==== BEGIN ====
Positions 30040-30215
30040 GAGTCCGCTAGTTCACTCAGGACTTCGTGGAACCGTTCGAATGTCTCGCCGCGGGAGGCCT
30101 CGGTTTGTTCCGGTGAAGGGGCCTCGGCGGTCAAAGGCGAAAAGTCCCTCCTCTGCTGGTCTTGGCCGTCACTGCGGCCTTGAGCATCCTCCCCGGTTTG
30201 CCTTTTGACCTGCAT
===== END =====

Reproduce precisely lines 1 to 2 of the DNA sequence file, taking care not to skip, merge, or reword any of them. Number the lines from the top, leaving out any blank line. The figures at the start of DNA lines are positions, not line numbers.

Positions 30040-30215
30040 GAGTCCGCTAGTTCACTCAGGACTTCGTGGAACCGTTCGAATGTCTCGCCGCGGGAGGCCT